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Chapter 8: Plate E-19

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YARDANGS OF THE LUT DESERT

Plate E-19 Map
Plate E-19 Map

The Lut Basin in southeastern Iran contains several ancient interior drainage systems separated by low ridges and residual mountains. Selivanov (1982) describes the recent paleoclimatology as alternations of wet and dry periods. He contends that these alternations, coupled with tectonic compression of the basin fill sediments into scarcely perceptible folds, resulted in unusual types of relief being formed during the second half of the Quaternary.

The yardangs up to 80 m high of the western Lut Desert, in the center of this Plate, are among the largest yardangs on Earth. They are carved out of the Lut Formation, a fine- grained horizontally bedded silty clay and limy gypsiferous sands with an estimated thickness of 135 to 200 m. Salt, gypsum, and silty clay encrust the unit (Krinsley, 1970).

These yardangs were described by Gabriel (1938) as deposits from Lut Lake that resemble desert cities separated by "boulevards." He notes that no erosion channels on the ground and no evidence of water erosion are found and that "the surface of the land had been formed merely by the wind" (p. 198).

Figure E-19.1 Figure E-19.2
Figure E-19.1 Figure E-19.2

The yardangs trend north-northwest, parallel to the prevailing winds, and are separated by 100 m or more of troughs. According to McCauley et al. (1977), the surfaces of the yardangs are covered by a layer of gypsiferous clay 10 to 15 cm thick. This clay layer swells when wet and prevents rainwash from penetrating the pronounced running-water- eroded gullies on the flanks of the yardangs.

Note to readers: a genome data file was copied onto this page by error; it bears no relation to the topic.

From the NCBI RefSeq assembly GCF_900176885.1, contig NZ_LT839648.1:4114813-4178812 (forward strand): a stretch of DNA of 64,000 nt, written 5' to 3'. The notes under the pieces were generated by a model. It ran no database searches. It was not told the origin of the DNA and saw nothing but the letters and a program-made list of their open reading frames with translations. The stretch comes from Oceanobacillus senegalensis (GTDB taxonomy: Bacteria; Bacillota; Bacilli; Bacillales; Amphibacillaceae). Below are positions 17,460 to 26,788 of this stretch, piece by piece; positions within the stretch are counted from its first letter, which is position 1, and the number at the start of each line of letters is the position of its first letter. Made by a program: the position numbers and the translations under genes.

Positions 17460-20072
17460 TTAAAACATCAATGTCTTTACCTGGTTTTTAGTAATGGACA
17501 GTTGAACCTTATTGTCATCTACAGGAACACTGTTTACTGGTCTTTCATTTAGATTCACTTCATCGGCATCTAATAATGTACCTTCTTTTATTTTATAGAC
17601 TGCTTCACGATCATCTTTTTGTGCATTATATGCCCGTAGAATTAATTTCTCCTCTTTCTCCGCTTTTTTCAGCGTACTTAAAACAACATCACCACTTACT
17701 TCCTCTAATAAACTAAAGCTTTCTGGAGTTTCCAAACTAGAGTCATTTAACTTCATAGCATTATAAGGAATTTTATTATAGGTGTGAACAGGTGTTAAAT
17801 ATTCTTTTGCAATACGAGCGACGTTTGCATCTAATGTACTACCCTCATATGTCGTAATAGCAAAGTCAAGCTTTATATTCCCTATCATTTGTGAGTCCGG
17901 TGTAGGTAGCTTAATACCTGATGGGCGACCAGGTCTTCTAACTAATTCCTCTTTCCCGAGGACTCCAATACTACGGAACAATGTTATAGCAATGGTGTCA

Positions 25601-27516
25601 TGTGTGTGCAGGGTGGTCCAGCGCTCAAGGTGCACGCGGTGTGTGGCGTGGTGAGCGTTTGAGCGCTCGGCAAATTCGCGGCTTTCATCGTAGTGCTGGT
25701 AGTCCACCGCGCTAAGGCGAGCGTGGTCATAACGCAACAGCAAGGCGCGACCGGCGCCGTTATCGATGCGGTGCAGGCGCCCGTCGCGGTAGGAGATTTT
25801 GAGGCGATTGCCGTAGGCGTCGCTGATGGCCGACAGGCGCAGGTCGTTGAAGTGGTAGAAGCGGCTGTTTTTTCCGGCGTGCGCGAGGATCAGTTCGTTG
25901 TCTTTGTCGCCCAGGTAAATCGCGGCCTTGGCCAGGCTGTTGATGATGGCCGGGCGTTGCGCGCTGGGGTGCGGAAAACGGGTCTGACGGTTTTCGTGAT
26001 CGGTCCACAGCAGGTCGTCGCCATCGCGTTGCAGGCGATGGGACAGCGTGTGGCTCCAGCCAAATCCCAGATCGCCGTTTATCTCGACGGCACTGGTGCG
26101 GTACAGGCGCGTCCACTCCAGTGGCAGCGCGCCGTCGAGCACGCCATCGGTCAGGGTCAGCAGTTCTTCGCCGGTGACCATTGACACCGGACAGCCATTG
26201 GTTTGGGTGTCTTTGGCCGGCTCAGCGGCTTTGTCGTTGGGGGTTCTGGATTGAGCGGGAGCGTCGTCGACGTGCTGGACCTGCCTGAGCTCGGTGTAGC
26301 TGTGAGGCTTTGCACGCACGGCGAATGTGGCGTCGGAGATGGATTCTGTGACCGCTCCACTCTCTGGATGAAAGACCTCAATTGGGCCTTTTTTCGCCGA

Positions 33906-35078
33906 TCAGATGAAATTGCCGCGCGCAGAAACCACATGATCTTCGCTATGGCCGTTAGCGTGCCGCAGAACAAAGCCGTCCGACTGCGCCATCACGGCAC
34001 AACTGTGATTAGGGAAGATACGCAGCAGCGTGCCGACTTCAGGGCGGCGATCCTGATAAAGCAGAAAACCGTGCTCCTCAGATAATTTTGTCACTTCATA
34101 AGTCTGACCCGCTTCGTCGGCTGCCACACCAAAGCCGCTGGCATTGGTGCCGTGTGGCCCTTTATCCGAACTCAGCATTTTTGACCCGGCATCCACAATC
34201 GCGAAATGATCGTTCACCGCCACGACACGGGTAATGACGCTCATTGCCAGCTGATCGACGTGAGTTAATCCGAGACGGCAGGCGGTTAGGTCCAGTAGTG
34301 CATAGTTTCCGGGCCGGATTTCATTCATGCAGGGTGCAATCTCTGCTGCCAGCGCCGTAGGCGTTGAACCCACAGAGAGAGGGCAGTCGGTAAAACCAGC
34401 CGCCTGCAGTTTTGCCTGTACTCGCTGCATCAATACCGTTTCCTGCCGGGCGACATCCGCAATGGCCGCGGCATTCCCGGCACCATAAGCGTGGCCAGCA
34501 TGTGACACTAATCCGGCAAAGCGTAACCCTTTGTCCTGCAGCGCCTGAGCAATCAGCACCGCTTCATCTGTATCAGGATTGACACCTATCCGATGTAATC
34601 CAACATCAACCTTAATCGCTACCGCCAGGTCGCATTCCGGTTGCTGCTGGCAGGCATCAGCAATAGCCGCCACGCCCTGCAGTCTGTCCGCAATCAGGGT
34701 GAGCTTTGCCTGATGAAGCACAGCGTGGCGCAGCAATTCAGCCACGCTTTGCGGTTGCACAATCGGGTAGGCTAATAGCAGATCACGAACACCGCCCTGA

As shown in Figure E-19.1 and Figure E-19.2, oblique aerial photographs, only the broadest yardangs have flat or rounded summits. In the other yardangs, the ridges are narrow. Most of the yardangs in the foreground of Figure E-19.2 have similar widths. Figure E-19.3, a vertical aerial photograph of 10 km of the Lut yardangs, shows some of the relief on top of the yardangs. The spacing between many of the yardangs appears to be regular. On some of the yardangs, the horizontal bedding of the Lut Formation may be seen on the gullies.

Figure E-19.3
Figure E-19.3

Note the small, scattered crescentic dunes on the troughs to the right of and behind the front central yardang in Figure E-19.2. The orientation of the dunes parallels the orientation of the yardangs, which suggests that the wind was coming from the direction of the foreground of this photograph. The salt stains in the furrows on the front yardang at the far left in this figure indicate that the floor of the yardang area has been . This is mentioned by Dresch (1968), who notes that the base of the convex ridge slope makes a steep angle with the floor due to erosion from periodic floodwaters. The waters from the north penetrate the furrows and sap the base of the slopes to a height of 1 to 2 m.

As noted in the index map, the yardangs are bounded on the west by alluvium from the Kerman Mountains. Thrust faults and fractures cut through the Mesozoic sedimentary rocks in this range. The plateau of the Lut Formation bounds the field on the north and east. Buttes and small yardangs north of the field are separated from the Lut Formation by a scarp. Salt playas locally surround the yardang area. Their boundaries are actually mobile zones that shift with each flooding (Krinsley, 1970). The elongated salt-crusted playa southeast of Shahdad, in the left center of the Plate, is flooded periodically.

A few star dunes are found east of the yardang field. Star dunes are believed to form in areas where effective winds blow from several directions. Therefore, evidence exists for two wind regimes, an early strong NNW-SSE regime that created the yardangs, followed by a more recent multidirectional wind regime that created the star dunes. The relief of the yardangs probably controls the wind regime among the yardangs to create crescentic dunes, although star dunes exist above the yardang field. Southeast of the Lut Desert, yardangs are sand ridges that Krinsley (1970) believes are derived from materials excavated from the furrows between the yardangs. The sand ridges terminate in a sand sea in eastern Lut Desert, which can be seen on Plate E-20. Landsat 2592-05510-7, September 5, 1976.

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